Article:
"Painkillers" (2001)
BBC One
The League of Gentlemen Also co-creator
22 episodes (1999–2002, 2017)
(with Jeremy Dyson, Steve Pemberton and Reece Shearsmith)
BBC Two
The League of Gentlemen's Apocalypse Feature film (2005)
(with Jeremy Dyson, Steve Pemberton and Reece Shearsmith)
N/A
Doctor Who 9 episodes; BBC One
The Worst Journey in the World TV film (2007) BBC Four
Crooked House Also creator
3 episodes (2008)
BBC Four
Agatha Christie's Poirot "Cat Among the Pigeons" (2008)
"Hallowe'en Party" (2010)
"The Big Four" (2013)
ITV
Sherlock 7 episodes, 1 miniepisode, also co-creator (with Steven Moffat); BBC One
The First Men in the Moon TV film (2010) BBC Four
An Adventure in Space and Time TV film (2013) BBC Two
A Ghost Story for Christmas "The Tractate Middoth" (2013)
"The Dead Room" (2018)
"Martin's Close" (2019)

The Mezzotint (2021)
Count Magnus (2022)[73]
Lot No. 249 (2023)

BBC Two/BBC Four
The Lost Man of British Art, John Minton Writer/Presenter (2018) BBC
Dracula Miniseries (2020) BBC One

Director

Year Title Notes
2013 The Tractate Middoth Short film
2017 Queers Mini-series
2018 The Dead Room Short film
2019 Martin's Close Short film
2021 The Mezzotint Short film
2021 The Amazing Mr. Blunden TV film
2022 Count Magnus TV film
2023 Lot No. 249 TV film

Theatre

Year Title Role Playwright Venue
2009 Darker Shores Stokes Michael Punter Hampstead Theatre, London
2012 The Recruiting Officer Captain Brazen George Farquhar Donmar Warehouse, London
2013 Coriolanus Menenius William Shakespeare
2015 The Vote Steven Crosswell James Graham
2015 Three Days in the Country Shpigelsky Patrick Marber Lyttelton Theatre, National Theatre
2016 The Boys in the Band Harold Mart Crowley Park Theatre (London), Vaudeville Theatre
2018 The Madness of George III George III Alan Bennett Nottingham Playhouse
2019 Dark Sublime Kosley the Computer Michael Dennis Trafalgar Theatre 2, West End
2021 A Christmas Carol: A Ghost Story Jacob Marley Charles Dickens
Adapted by Mark Gatiss
Nottingham Playhouse
Alexandra Palace
2022 The Unfriend Director Steven Moffat Minerva Theatre, Chichester
Criterion Theatre
Wyndham's Theatre
2023 The Way Old Friends Do Director Ian Hallard Birmingham Repertory Theatre
UK tour
Criterion Theatre
2023 The Motive and the Cue Sir John Gielgud Jack Thorne Lyttelton Theatre, National Theatre
Noël Coward Theatre

Awards and nominations

Year Association Category Project Result Ref.
2011 BAFTA TV Award Best Drama Series Sherlock Won [74]
2014 Best Single Drama An Adventure in Space and Time Nominated [75]
2011 Peabody Award Sherlock: A Study in Pink Won [76]
2012 Primetime Emmy Awards Outstanding Miniseries or Movie Sherlock: A Scandal in Belgravia Nominated [77]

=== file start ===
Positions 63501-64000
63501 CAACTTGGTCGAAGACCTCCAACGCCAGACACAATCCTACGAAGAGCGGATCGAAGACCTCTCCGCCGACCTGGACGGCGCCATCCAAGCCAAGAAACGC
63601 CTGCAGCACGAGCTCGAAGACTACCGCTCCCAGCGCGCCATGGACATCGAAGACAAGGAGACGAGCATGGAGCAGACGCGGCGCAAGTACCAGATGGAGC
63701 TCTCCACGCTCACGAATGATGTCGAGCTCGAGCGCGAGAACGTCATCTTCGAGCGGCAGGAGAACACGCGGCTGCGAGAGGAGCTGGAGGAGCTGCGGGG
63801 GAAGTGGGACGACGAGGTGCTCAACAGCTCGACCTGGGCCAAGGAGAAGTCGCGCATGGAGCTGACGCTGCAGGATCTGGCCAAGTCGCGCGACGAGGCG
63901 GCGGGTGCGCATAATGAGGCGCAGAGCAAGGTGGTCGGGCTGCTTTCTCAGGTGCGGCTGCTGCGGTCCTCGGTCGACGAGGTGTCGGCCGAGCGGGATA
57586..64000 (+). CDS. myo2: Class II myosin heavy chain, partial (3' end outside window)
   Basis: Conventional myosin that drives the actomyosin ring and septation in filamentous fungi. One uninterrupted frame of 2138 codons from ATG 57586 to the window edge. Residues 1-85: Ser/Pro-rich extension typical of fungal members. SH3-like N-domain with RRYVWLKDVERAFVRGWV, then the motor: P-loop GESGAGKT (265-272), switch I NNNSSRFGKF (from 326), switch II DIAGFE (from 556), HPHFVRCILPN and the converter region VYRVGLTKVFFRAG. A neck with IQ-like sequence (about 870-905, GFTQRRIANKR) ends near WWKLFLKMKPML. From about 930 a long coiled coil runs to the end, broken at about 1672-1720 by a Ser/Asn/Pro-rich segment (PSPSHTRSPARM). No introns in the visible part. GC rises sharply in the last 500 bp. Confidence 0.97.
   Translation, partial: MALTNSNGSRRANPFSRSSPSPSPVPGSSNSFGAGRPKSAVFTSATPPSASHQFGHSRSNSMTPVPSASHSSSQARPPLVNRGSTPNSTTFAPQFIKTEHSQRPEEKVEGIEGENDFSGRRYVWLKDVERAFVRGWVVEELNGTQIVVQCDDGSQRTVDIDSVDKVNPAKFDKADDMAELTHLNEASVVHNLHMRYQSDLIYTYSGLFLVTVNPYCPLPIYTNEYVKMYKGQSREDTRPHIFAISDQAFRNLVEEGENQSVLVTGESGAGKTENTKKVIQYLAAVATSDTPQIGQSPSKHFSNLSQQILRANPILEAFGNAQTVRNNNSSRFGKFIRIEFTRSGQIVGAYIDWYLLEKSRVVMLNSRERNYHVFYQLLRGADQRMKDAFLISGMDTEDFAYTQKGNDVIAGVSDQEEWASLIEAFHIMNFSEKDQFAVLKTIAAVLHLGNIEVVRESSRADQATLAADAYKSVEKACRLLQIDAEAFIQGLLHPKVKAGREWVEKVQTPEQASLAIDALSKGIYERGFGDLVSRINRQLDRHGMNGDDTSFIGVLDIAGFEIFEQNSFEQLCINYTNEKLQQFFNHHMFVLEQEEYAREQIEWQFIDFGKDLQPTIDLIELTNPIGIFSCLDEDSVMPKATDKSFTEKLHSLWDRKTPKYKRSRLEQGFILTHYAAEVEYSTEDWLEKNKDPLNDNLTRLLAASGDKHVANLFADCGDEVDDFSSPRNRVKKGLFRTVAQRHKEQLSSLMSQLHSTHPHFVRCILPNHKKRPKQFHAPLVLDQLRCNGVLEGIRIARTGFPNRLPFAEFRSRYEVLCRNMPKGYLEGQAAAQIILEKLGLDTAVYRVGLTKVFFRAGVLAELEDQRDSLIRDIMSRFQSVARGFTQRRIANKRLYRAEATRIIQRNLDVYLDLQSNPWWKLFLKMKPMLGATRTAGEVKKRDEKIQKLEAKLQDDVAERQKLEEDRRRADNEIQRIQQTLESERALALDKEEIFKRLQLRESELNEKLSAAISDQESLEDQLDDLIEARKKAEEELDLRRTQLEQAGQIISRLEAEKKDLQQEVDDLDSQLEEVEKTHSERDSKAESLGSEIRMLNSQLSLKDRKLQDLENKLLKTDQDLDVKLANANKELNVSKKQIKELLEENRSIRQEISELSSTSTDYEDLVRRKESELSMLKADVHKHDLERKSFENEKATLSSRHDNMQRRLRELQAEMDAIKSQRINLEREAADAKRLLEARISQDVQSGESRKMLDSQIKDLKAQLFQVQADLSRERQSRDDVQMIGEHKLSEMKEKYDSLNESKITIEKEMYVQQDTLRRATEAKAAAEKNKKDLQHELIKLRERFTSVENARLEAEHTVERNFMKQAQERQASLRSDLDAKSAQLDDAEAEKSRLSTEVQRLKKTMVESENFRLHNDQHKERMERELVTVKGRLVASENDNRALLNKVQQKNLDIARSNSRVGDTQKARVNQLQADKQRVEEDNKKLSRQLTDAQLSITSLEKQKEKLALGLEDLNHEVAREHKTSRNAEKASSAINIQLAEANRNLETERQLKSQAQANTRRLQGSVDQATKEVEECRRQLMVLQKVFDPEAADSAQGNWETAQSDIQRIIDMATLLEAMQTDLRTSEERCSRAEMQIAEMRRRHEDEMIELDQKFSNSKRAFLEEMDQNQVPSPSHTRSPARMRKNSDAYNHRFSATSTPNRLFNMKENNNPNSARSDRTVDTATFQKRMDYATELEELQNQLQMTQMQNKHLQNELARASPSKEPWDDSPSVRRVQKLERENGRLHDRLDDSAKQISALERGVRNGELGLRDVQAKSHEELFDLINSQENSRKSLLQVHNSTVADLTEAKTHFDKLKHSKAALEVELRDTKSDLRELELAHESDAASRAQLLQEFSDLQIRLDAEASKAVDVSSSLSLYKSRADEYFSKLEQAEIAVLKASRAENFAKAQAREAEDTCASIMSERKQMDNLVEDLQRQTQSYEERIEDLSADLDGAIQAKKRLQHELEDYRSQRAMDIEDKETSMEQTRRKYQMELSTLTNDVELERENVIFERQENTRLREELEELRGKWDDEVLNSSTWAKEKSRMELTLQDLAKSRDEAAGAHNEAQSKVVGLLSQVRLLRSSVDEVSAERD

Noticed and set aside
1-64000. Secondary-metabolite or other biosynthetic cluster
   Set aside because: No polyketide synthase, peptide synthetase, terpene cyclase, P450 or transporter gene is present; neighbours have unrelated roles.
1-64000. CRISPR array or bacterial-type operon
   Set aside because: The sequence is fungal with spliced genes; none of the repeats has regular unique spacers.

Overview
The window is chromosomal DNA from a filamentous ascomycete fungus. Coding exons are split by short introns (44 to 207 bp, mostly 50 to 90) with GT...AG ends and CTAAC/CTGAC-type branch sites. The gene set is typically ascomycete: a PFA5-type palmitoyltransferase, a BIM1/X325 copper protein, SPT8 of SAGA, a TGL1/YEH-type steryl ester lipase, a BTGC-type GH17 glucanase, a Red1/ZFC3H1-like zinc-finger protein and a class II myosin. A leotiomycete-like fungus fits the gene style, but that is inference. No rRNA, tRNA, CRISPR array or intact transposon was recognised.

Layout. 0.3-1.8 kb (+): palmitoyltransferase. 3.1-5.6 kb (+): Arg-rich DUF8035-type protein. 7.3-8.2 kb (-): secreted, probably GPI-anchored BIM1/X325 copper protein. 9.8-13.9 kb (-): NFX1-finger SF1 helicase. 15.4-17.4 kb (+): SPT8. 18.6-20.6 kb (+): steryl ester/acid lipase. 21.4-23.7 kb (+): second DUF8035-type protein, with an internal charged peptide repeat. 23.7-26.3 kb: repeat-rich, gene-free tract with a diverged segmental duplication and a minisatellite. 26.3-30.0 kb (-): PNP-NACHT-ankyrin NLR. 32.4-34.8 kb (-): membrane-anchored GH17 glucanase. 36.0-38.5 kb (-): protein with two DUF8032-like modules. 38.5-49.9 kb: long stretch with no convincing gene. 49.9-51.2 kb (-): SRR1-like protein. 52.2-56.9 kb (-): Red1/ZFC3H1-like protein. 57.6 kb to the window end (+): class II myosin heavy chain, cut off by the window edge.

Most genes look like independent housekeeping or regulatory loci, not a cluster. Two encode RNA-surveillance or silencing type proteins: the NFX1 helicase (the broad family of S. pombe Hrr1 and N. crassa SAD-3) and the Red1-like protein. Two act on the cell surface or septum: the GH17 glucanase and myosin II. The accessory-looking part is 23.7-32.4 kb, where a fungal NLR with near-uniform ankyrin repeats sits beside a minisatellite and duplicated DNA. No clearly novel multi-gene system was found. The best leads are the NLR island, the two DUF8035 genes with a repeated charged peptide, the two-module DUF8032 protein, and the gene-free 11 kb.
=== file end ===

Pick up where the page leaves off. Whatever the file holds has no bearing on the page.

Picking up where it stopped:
2014 Outstanding Television Movie Sherlock: His Last Vow Nominated [78]
2016 Sherlock: The Abominable Bride Won [79]
2017 Sherlock: The Lying Detective Nominated [80]
2014 Laurence Olivier Award Best Actor in a Supporting Role Coriolanus Nominated [81]
2016 Three Days in the Country Won [82]
2024 Best Actor The Motive and the Cue Won [83]

Bibliography

Books Doctor Who novels

Doctor Who anthology contributions

The League of Gentlemen

Lucifer Box novels

Miscellaneous non-fiction

Miscellaneous fiction

Audio plays

Doctor Who (and related)

References

  1. ^ a b "Mark Gatiss". Desert Island Discs. 23 October 2011. BBC Radio 4. Retrieved 18 January 2014.
  2. ^ Presented by Brian Cox and Robin Ince (26 December 2011). "Science of Christmas". The Infinite Monkey Cage. Series 5. Episode 6. Event occurs at 2:28. BBC. BBC Radio 4. Retrieved 28 December 2011. There is still a 49% chance that his name will be mispronounced. So please welcome Mark Gatiss not Gatiss.
  3. ^ a b Jeffries, Stuart (11 October 2010). "Mark Gatiss: Rocket man". The Guardian. Archived from the original on 20 May 2012. Retrieved 24 January 2022.
  4. ^ "Mark Gatiss featured article on TheGenealogist". TheGenealogist. Archived from the original on 6 January 2016. Retrieved 6 October 2015.
  5. ^ a b Mark Lawson Talks to Mark Gatiss
  6. ^ FM, Player, Mark Gatiss, retrieved 11 September 2020[permanent dead link]
  7. ^ a b c d Michael Deacon (15 October 2010). "Mark Gatiss: the journey of a geek made good". The Daily Telegraph. London. Archived from the original on 23 June 2018. Retrieved 4 April 2018.
  8. ^ a b c Stephen Phelan (7 November 2004). "Renaissance gentleman". The Sunday Herald. Archived from the original on 13 September 2009. Retrieved 23 November 2010.
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Preceded bySimon Pegg Narrator of Doctor Who Confidential 2006 Succeeded byAnthony Head